For the most part it is all me performing the music. I wanted to branch out a bit on 広島/宮島 – Hiroshima/Miyajima so I contacted a couple of friends I met online about playing some parts on the ep. Andrew Tasselmyer(The Sound of Rescue / Hotel Neon) played a wonderfully gritty bass on the 2nd track and Andy Othling(Lowercase Noises) played the electric guitars and ambiences on the last track on the ep. It was an interesting experience relinquishing control a bit and letting someone else’s ideas enter into my music. Looking back at my original scratch bass part that I sent Andrew, I had no groove in it at all! He knocked it out of the park in my opinion.

FTY : And if you are having other musicians contributing, are you also contributing on other artists projects?

I haven’t yet had the opportunity to contribute on other peoples projects.

FTY : Orbit Over Luna has released 3 EP’s prior to this, Two of those releases had a distinct Japanese flavour to them. Can you tell me about those three releases? 

The 2 ‘Japan’ EPs were inspired by a trip to Japan in 2011. I love the Japanese culture/music/art/language. It was a great experience to be there and I marked that as my first official Orbit Over Luna release. There will be 4 EPs in the series.

In between those 2 eps a friend of mine, Seana, passed away from Ovarian cancer. She was 26 yrs old when she was diagnosed which is an extremely young age for this type of cancer. She was an absolutely wonderful person. Kind-hearted, caring and optimistic to a fault. I was working on a few tracks that didn’t seem to fit with the Japan stuff I was doing so I thought that I’d release an ep dedicated to Seana with all proceeds going to the Ovarian Cancer Society of Canada. That EP is called the wind alive like a heart beating.

FTY : Why you didn’t just roll both of the EP’s into one and have one full length release? 

I needed to start off with an ep. It’s less daunting and easier to put together as a first release than a whole album is. In a way it was kind of a trial to see if there was any interest in the music I create.

Often with a first release you just want to make the whole thing absolutely perfect before putting it out and this can often hold you back. It will never be perfect. Just get it as good as you can at that point in your musical knowledge and put it out. Learn from it, and keep going. If you wait until it’s perfect, it’ll never be released. I sweated and agonized over 5 tracks. I don’t think I could’ve done a longer album as my first.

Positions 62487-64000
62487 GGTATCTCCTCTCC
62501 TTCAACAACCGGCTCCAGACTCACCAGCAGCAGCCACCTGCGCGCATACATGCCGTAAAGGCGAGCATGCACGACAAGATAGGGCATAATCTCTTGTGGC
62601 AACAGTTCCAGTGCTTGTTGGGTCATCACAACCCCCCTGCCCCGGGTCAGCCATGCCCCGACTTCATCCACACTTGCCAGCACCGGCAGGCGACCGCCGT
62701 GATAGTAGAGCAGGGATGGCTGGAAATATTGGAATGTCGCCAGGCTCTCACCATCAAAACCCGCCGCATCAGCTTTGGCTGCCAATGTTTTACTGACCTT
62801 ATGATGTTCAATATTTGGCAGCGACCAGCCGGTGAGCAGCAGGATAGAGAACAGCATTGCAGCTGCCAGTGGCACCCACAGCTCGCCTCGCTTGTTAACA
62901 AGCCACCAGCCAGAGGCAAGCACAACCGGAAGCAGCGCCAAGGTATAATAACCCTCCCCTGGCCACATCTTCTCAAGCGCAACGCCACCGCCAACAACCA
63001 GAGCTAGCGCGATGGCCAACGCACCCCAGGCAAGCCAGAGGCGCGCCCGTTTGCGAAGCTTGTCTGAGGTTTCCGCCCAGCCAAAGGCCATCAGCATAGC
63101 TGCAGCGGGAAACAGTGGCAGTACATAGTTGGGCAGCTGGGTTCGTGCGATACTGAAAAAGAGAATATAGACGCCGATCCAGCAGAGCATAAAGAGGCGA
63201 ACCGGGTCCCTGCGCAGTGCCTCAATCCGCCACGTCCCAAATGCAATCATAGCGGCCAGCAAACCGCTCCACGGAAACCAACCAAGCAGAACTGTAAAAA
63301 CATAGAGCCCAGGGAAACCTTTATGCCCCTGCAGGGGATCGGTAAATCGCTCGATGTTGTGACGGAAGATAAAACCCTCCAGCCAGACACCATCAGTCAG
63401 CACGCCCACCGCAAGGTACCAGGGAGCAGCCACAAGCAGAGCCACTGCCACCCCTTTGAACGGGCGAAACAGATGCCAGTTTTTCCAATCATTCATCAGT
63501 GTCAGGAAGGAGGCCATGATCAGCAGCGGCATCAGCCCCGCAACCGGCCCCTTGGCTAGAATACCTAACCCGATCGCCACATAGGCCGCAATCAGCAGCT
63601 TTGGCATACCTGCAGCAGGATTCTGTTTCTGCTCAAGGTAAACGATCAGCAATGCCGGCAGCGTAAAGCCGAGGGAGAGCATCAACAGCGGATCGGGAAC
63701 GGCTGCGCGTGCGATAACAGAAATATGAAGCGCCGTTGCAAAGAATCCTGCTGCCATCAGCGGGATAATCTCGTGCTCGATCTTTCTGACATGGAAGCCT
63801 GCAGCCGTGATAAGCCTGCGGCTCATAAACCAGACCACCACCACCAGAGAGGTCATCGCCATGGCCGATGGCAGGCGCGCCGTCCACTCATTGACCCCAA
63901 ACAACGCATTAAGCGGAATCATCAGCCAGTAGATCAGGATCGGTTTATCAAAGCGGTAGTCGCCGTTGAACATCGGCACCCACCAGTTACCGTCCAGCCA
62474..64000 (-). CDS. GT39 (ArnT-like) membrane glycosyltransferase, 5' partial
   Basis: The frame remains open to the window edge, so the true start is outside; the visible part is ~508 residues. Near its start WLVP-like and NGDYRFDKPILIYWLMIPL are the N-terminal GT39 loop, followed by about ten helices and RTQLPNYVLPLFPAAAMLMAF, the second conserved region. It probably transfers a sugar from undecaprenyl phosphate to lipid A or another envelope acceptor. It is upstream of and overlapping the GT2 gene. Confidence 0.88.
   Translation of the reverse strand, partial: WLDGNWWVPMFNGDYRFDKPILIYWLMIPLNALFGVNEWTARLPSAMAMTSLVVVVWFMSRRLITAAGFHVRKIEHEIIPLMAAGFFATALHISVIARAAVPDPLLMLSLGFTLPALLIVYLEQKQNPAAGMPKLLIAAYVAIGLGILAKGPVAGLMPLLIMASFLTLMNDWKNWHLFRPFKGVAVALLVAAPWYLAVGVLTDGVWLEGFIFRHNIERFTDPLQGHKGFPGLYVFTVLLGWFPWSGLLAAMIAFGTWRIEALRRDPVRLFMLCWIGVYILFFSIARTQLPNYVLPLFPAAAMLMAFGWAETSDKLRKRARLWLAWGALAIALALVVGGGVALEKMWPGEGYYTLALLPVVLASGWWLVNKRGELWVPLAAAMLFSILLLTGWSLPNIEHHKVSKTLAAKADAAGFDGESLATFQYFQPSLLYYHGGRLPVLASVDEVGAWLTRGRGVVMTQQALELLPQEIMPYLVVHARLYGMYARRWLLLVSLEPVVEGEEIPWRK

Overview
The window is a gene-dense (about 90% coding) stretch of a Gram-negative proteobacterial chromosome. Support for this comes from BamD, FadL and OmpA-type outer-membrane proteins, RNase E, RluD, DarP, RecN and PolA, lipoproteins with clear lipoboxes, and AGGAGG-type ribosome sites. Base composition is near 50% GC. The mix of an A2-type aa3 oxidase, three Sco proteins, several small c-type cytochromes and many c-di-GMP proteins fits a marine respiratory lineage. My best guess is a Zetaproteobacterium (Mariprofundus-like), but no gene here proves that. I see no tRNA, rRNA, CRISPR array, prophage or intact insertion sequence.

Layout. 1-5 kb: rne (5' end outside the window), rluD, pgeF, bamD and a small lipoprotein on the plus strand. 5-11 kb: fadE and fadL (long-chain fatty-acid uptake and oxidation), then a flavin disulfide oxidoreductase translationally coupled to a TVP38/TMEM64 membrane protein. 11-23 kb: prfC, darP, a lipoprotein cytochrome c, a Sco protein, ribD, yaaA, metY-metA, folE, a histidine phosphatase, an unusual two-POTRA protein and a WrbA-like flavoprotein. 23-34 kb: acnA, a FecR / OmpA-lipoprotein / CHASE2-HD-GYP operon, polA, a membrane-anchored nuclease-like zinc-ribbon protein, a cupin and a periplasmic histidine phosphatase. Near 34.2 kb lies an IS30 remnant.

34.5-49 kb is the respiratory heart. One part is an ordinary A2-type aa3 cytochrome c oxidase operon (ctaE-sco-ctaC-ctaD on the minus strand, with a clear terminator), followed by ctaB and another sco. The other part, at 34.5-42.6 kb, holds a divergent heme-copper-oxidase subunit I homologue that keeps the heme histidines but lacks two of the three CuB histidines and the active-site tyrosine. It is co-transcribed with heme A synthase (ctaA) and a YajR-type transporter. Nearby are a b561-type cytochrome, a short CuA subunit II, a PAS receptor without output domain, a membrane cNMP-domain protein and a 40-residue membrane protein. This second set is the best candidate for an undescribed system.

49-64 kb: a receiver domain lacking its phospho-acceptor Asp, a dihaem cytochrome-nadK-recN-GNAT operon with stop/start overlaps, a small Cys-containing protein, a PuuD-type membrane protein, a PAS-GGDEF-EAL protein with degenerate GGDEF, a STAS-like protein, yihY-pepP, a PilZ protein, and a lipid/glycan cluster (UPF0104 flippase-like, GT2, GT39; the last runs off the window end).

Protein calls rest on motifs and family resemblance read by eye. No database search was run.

I also really like EPs – and thematic releases. It’s harder to tell a story with an album. It just feels natural for me to write EPs.

FTY : How often do you play live and are there any plans on doing any tours in 2013? 

At the moment, Orbit Over Luna is a studio project only.

FTY : Who or what influences you to do what you do?

Good music always inspires me. Some of my desert island music would be Caesura by Helios and Matador by Arms and Sleepers.

You know what, even some bad music inspires me. A poorly executed song with a great concept still intrigues me. Creativity in all of its forms breathes on the sparks of ideas in my mind. I’m also inspired by great graphic design like that of Mary Blair and Charley Harper. Almost everything I see and hear makes me want to create.

FTY : How do you promote yourself, are you using Social media and to what extent and how successful is that media to the success of your project?

I promote myself almost exclusively through social media. Twitter, Facebook, YouTube…a whole bunch of stuff. It is often hard to be as ‘on’ as you need to be to promote yourself these days. It really could be a full-time job. It is great though when you do start building a community of friends, fans and colleagues through an online presence though. I don’t play live so my network is pretty small in that area. If it wasn’t for social media I think that Orbit Over Luna would only exist as a handful of demos hiding on my computer.

FTY : Would you say that artists like yourself are turning the music industry on its head. It used to be the case that unless you had some sort of record deal then you were going nowhere and it was difficult to put music out as it all relied on distributors. What are your views on this and how easy is it to write/perform/produce and self release an EP or album? 

There is definitely a revolution happening. It is so easy these days to own a bit of gear and to write and release your own music. It’s a good thing but also a bit of it’s own enemy too. Sometimes there are just too many new bands and releases to sift through that the level of relative anonymity can often be the same. It’s hard to make a mark when everybody else seems to be doing it too. The area that I think is exploding is the niche market. The things that rarely got released by the labels anyway. Personally, I love the fact that I can have control over all aspects of my music. This is a great time to be a creator.

FTY : If you could collaborate with any artist/band, who would it be and why? 

My dream would be to work with Keith Kenniff of Helios/Mint Julep. There is something about every single thing he writes that I connect with.

FTY : What was the last piece of music that you listened to? 

Well, I’ve been listening a lot to This Was Tomorrow by Sway. Brilliant shoegaze/dreampop. I was also just listening to Twigs & Yarn which I discovered on your show actually! I’m currently listening to an original vinyl of Miles Davis’ Kind of Blue.

FTY : What does the future hold for Orbit Over Luna?

Well, I try not to think too far into the future. I’ve got the rest of the Japan series loosely planned, but other than that I am just going along where this leads me. One step at a time.